Doctors 3-D print the perfect knee replacement

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Despite it being one of the most common surgeries in the nation, knee replacement is far from perfect.

But new technology is changing that and as it turns out the perfect fit can be printed out.

Dr. Eric Stem with Lowcountry Orthopaedics and Sports Medicine said when therapy, medication and injections won't work, sometimes knee replacement is the only option.

"It's invasive. It requires cutting the bone," he said. "Approximately 15 percent of patients who have knee surgery are unhappy with their results for a variety of reasons."

It's why he's now using a custom knee called Conformis. Using CT scan images of a patient's hip, knee and ankle, a custom knee is created using 3-D printing technology. Stem has performed nearly 50 procedures with the device.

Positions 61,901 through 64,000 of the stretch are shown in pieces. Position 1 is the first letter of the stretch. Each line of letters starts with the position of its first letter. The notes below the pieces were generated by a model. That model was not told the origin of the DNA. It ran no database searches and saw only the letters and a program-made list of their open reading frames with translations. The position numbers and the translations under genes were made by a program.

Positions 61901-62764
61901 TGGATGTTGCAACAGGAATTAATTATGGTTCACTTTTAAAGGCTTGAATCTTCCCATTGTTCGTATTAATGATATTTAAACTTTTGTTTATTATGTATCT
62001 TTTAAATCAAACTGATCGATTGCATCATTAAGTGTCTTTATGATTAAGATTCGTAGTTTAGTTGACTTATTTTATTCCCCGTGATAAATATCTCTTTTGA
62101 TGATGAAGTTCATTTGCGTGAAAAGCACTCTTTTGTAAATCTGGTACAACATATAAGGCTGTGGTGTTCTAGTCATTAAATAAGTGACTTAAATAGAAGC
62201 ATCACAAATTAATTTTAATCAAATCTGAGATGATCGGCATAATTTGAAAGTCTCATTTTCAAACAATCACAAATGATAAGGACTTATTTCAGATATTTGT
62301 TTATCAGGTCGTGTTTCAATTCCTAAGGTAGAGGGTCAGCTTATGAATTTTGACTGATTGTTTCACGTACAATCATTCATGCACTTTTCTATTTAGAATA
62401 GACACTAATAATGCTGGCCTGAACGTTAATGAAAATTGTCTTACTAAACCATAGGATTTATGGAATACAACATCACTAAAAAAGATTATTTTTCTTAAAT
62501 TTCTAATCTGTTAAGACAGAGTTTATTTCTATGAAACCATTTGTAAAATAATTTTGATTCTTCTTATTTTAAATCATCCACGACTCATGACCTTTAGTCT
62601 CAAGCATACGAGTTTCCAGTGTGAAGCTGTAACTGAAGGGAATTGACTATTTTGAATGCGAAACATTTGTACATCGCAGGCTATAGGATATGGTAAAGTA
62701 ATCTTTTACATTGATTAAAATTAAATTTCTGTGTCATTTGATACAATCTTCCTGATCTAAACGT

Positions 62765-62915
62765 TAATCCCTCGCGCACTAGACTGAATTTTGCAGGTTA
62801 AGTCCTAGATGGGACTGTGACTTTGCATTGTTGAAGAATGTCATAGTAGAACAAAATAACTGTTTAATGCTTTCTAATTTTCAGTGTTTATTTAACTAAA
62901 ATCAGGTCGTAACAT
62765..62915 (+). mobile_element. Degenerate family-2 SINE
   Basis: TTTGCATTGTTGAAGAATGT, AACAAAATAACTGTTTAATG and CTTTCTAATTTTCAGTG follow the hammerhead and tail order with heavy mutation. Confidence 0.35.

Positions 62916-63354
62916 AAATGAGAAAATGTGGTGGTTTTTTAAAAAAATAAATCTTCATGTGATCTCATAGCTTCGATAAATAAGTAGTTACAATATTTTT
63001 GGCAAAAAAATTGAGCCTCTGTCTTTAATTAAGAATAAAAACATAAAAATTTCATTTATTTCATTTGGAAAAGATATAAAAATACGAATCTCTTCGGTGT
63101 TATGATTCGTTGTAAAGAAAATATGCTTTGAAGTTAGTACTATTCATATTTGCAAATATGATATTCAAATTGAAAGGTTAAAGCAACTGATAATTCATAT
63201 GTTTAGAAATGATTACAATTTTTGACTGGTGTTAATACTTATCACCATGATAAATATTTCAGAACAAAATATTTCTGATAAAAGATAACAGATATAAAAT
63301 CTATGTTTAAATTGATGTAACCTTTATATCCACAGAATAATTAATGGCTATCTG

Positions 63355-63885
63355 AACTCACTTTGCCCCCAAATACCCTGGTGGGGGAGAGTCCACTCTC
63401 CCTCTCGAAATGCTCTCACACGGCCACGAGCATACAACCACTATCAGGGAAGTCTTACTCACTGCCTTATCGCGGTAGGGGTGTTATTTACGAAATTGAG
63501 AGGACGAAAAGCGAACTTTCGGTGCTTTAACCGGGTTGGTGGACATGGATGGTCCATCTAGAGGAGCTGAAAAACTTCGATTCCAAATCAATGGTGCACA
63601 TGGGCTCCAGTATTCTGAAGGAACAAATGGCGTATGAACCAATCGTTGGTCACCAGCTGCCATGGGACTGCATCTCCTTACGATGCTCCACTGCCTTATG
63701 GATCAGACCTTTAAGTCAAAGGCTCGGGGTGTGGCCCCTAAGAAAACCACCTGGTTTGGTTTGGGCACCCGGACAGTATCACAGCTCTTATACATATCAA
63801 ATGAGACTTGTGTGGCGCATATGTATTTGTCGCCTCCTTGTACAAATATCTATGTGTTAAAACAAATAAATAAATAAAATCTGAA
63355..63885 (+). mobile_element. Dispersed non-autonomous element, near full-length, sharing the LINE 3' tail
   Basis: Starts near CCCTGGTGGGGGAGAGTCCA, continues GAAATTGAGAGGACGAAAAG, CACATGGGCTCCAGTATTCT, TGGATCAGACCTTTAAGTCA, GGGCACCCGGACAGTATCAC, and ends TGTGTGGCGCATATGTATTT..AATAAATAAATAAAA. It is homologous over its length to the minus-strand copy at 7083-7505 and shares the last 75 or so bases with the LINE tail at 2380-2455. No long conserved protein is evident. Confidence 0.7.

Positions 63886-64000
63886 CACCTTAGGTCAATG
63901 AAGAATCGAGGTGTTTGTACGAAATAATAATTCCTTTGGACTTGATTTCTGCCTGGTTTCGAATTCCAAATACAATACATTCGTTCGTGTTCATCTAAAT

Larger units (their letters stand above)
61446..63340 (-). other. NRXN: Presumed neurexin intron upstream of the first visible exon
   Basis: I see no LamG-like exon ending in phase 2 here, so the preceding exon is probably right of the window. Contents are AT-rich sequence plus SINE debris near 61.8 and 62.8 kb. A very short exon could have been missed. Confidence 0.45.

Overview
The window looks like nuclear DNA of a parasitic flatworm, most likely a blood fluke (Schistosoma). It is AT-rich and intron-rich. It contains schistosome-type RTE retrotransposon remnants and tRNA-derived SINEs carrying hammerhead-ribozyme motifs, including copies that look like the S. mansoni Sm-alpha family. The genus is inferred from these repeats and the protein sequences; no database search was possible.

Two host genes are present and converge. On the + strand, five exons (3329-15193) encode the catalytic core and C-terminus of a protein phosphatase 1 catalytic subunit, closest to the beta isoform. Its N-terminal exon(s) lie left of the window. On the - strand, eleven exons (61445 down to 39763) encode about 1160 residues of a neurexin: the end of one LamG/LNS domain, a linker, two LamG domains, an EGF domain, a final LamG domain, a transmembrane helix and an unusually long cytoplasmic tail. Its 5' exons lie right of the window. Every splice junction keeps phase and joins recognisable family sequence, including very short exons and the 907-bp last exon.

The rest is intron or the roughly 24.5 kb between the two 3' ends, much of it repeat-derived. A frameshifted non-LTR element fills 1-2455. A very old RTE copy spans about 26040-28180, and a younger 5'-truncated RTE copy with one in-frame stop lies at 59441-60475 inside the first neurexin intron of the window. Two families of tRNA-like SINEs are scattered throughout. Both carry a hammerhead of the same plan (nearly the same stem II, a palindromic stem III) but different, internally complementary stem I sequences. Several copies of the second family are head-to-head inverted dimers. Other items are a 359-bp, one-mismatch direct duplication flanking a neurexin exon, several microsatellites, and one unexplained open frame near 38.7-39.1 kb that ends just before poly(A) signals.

"There’s no overhang, there’s no under hang, there’s no uncovered bone. It fits perfectly," Stem said. "So far, patients are happy. The implants fit very nicely, they’re contoured to the bone and they match each individual patient."

Bonnie Dan used to live with chronic knee pain.

"Just going up and down steps into the house, where I worked there was steps. To be able to go up and down and you know, just going out and shopping would hurt when you would go out for a while, going to the grocery store," she said.

Dan had two knee replacements, one in 2016 and one in 2017—both fitted with Conformis. Despite recent shoulder surgery, she said life has returned to normal and she can move without pain.

"It’s been fine," said Dan. "So many people before had said they could feel a difference in their knees that they felt different than their normal knees and I’ve not noticed any different feeling, it just feels like my normal knee."

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